4 errors

Why are the exceptions never thrown? I mean this line file = new File(filePath); is effectively opning the file isn't it, so that's where the exceptions may occur...

/*SentenceRecorderTest.java*/
public class SentenceRecorderTest{
    public static void main(String[] args){ 
        SentenceRecorder sentenceRecorder = new SentenceRecorder();
        sentenceRecorder.CloseFile();
    }
}

No. new File(...) does not do anything at the system level, it just creates a Java File object, and therefore can't throw I/O related exceptions. It's not until you try to use that file that any system file activity happens and exceptions can be thrown.

The other three errors are self-explanatory.

Edited 1 Year Ago by JamesCherrill

Hi thanks, sorry for the slow reply, been busy at work.
As for the other exception, got to admit I haven't come across it in the examples I've looked at, and they all work OK. Strange. In any case, I've looked that up, and it's just a general exception.
I've added this to the import declarations import java.io.IOException; and changed the code to this:

/*SentenceRecorder.java
takes a sentence or word as input and saves it on text file. Every new word/sentence is appended at the end of the file
*/
import java.io.File;
import java.util.Scanner;
import java.io.FileWriter;
import java.lang.SecurityException;//if no permission to write to file
import java.io.FileNotFoundException;//if the file can't be created
import java.io.IOException;
public class SentenceRecorder{
    private Scanner input;
    private String stringInput;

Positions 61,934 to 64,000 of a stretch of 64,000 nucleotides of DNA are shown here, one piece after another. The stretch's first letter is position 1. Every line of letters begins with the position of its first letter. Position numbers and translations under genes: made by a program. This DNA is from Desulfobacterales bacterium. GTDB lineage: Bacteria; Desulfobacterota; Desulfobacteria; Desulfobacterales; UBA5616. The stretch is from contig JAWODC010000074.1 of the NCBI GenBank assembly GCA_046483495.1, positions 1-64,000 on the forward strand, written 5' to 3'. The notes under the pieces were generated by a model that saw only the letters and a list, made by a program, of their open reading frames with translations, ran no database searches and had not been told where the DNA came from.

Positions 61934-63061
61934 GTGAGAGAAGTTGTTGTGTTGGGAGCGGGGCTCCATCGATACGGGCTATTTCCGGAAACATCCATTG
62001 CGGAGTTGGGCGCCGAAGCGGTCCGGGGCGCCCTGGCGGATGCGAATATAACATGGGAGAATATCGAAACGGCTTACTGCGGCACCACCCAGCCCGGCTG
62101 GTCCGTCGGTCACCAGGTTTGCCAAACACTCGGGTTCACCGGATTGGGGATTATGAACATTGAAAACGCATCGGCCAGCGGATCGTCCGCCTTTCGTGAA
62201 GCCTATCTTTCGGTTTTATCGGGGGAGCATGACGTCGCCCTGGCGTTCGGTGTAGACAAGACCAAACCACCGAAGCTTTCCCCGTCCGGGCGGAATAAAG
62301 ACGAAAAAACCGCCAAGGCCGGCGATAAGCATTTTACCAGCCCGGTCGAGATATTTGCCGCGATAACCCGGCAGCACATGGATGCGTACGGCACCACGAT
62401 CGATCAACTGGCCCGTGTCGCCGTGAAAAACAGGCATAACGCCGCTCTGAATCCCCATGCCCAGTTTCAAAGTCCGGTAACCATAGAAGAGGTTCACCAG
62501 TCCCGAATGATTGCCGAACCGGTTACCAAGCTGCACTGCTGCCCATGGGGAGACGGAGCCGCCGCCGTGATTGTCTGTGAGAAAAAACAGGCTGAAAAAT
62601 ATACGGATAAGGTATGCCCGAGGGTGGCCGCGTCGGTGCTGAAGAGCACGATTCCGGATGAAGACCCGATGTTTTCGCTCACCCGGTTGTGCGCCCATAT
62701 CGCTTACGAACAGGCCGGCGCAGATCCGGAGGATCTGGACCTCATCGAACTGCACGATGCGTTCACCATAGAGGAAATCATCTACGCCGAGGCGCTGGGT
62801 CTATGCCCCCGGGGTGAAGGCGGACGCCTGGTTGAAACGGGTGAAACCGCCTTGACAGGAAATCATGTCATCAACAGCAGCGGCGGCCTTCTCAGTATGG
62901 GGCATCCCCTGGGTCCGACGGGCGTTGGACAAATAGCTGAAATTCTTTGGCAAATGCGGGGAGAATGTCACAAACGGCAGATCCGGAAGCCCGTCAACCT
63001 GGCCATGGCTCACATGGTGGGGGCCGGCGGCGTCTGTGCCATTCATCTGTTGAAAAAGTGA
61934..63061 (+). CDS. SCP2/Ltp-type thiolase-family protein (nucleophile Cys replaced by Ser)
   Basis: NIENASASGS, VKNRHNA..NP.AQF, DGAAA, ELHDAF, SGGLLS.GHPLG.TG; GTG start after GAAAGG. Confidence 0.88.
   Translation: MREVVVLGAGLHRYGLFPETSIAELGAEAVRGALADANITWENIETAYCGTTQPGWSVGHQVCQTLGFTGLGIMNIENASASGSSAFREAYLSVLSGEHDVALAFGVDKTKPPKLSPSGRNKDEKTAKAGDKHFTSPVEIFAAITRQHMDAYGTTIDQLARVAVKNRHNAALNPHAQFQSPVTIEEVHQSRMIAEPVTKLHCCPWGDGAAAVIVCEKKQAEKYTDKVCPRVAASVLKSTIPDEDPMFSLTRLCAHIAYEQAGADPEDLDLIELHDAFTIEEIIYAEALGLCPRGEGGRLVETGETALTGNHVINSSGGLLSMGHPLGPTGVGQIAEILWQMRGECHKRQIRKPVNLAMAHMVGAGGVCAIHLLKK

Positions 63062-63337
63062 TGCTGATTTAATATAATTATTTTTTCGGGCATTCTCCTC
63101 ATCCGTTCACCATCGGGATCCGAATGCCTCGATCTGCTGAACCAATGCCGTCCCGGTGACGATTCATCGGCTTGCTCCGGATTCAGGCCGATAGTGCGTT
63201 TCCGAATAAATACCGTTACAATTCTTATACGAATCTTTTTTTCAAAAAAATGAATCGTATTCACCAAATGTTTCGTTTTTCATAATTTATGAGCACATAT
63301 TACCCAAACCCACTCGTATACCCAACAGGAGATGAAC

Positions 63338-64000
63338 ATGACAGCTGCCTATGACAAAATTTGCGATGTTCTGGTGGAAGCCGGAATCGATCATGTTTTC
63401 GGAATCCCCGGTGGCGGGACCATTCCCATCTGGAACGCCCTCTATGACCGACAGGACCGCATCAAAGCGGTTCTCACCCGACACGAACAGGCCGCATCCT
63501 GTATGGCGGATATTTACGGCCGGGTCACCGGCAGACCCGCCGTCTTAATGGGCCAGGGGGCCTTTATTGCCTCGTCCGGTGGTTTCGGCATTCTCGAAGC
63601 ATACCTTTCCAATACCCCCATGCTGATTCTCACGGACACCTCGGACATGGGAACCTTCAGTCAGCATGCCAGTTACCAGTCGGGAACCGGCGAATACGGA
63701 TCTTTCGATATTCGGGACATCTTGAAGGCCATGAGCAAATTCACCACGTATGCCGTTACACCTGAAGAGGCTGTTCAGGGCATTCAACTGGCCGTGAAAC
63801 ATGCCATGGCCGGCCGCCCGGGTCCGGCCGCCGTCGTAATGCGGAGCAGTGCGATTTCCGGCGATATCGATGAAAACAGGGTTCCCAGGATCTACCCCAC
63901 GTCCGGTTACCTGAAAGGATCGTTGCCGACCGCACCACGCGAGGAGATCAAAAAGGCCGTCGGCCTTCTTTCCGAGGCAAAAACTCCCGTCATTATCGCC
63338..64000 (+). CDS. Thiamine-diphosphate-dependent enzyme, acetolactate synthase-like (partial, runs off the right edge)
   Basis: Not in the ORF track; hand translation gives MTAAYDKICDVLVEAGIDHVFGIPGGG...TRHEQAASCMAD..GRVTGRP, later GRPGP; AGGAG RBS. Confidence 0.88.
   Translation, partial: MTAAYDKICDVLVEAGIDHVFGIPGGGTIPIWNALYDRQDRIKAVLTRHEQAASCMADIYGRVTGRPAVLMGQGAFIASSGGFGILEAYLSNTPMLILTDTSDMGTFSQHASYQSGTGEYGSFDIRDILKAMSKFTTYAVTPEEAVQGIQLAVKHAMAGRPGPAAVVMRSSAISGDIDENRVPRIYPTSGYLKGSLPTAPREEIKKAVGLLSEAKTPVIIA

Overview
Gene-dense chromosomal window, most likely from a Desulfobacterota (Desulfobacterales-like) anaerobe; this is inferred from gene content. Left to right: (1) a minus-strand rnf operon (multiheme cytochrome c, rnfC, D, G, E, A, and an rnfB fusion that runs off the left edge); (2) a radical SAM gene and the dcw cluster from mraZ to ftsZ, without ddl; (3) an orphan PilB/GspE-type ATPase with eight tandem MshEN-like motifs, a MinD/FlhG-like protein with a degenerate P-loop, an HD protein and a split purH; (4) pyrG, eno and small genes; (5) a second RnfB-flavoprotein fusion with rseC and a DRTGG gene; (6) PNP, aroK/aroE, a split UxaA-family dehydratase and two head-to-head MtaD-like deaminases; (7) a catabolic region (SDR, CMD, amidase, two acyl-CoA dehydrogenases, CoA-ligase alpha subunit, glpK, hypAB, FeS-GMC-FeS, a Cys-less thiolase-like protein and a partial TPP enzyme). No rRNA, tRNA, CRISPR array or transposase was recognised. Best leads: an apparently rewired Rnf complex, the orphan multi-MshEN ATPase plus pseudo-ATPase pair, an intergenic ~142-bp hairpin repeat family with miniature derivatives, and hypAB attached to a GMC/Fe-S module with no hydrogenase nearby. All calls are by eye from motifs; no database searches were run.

private String filePath;
    private File file;
    private FileWriter fileWriter;
    /* private String string1;
    private String string2; */
    public SentenceRecorder(){
        input = new Scanner(System.in);     
        filePath = "C:/sample.txt";             
        file = new File(filePath);      

        System.out.printf("Enter your sentence");
        while(input.hasNext()){
            stringInput = input.nextLine();
            try{    
                fileWriter = new FileWriter(file,true);
            }           
            catch(SecurityException securityException){//if you don't have write access
                System.err.println("You don't have write access to this file");
                System.exit(1);
            }
            catch(FileNotFoundException fileNotFoundException){
                System.err.println("Error opening or creating the file");
                System.exit(1);
            }
            catch(IOException ioexception){
                System.err.println("General Error with IO");
                System.exit(1);
            }           
            try{
                fileWriter.append(stringInput);
            }
            catch(IOException ioexception){
                System.err.println("General Error with IO");
                System.exit(1);
            }
        }       
    }//end of constructor
    public void CloseFile(){
        try{
            fileWriter.close();
        }
        catch(IOException ioexception){
                System.err.println("General Error with IO");